The chicken pox vaccine, also known as the varicella vaccine, was added to the childhood vaccination schedule for babies aged 12 to 15 months in 1995. In light of waning vaccine effectiveness, it was later recommended that kids aged four to six also get a second booster shot. There might be fewer cases of chicken pox now, but what we’re seeing a lot more of is a related and more serious problem, herpes zoster, or shingles.
When you get chicken pox, the virus will remain latent in your body. If it’s reactivated later in life, it can reappear as shingles. Before the vaccine was introduced, most adults were able to avoid getting shingles because their exposure in their communities to natural chicken pox regularly boosted their cell-mediated immunity to it. In other words, exposure to chicken pox in adults helped protect them from getting shingles.
In fact, the authors of a 2002 study warned that mass chicken pox vaccination would spur a serious shingles epidemic that would strike more than half of those who were between the ages of 10 and 44 at the time it was introduced.
Now, research published in the Annals of Clinical Pathology claims that the CDC and the Los Angeles Department of Health Services actually colluded to bury research showing a link between its Universal Varicella Vaccination Program and the national rise in shingles cases.
Author Gary S. Goldman is a former research analyst for the Los Angeles Department of Health, and he monitored the introduction of the chicken pox vaccine. He says that by 2000, he was hearing a lot of anecdotal accounts from school nurses about an inexplicable rise in shingles cases among students. He found that the vaccine was not only accelerating the recurrence of shingles among children who had naturally gotten chicken pox, but it was also boosting the chances of adults getting shingles.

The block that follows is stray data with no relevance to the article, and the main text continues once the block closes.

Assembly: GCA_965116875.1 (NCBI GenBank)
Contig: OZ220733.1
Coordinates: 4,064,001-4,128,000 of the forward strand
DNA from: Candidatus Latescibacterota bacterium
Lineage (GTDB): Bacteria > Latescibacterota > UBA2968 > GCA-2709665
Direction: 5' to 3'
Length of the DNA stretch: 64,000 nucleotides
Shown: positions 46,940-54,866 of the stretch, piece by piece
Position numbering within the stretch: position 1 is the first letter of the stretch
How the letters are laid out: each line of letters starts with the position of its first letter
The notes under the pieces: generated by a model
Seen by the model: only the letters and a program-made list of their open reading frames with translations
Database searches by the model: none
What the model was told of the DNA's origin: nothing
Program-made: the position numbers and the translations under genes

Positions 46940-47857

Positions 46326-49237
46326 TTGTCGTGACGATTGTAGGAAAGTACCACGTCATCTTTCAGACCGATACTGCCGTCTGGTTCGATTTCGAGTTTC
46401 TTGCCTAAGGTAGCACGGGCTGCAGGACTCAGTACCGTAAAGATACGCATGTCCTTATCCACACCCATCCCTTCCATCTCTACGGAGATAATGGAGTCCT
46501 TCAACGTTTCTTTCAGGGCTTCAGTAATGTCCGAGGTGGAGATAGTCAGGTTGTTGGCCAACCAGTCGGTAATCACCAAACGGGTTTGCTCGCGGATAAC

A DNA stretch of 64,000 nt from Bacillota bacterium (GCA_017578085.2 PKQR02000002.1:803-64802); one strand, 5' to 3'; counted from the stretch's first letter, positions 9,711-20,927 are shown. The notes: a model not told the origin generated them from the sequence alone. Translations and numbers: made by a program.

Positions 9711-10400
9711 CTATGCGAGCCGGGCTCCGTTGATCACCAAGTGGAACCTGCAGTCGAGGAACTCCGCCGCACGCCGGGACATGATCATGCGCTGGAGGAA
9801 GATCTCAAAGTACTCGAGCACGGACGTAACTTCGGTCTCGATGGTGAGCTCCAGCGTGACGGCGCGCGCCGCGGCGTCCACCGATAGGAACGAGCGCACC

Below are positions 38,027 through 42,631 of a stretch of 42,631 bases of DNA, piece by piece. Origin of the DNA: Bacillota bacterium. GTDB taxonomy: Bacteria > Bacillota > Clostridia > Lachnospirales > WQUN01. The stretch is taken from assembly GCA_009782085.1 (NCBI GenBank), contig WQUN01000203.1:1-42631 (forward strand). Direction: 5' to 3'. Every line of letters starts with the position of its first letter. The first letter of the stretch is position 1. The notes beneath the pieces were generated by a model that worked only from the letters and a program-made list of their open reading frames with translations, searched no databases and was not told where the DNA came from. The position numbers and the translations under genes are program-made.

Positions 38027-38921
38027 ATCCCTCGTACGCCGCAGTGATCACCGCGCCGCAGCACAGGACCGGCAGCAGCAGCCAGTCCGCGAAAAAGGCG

Goldman says the CDC stopped him from making his data public. He listed 23 actions they took to try to downplay his findings, including attributing them to incorrect subgroups, statistically disguising them, manipulating their own data, printing selective studies, and pressuring the editors of journals into delaying the publication of his work. He recounts how they masked the upsetting trend by averaging the vaccine’s effectiveness over several years instead of listing it year by year, and he says they also tried to discredit him.
Not surprisingly, the CDC's answer to the rise in shingles is to recommend the shingles vaccine. As Goldman points out, this move sees people shelling out $200 a dose for protection that they would have gotten for free from childhood chicken pox. Moreover, it’s not terribly effective, with one study on adults over the age of 50 showing the vaccine is only 50 percent effective during the first year, and it has “no effect” five years after vaccination. That’s too bad, because shingles causes a very painful rash that oozes fluid and can take up to four weeks to heal.
While chickenpox is certainly uncomfortable and not an experience most of us would like to repeat, it’s actually pretty mild when you look back on it. Few people would say the same about shingles.
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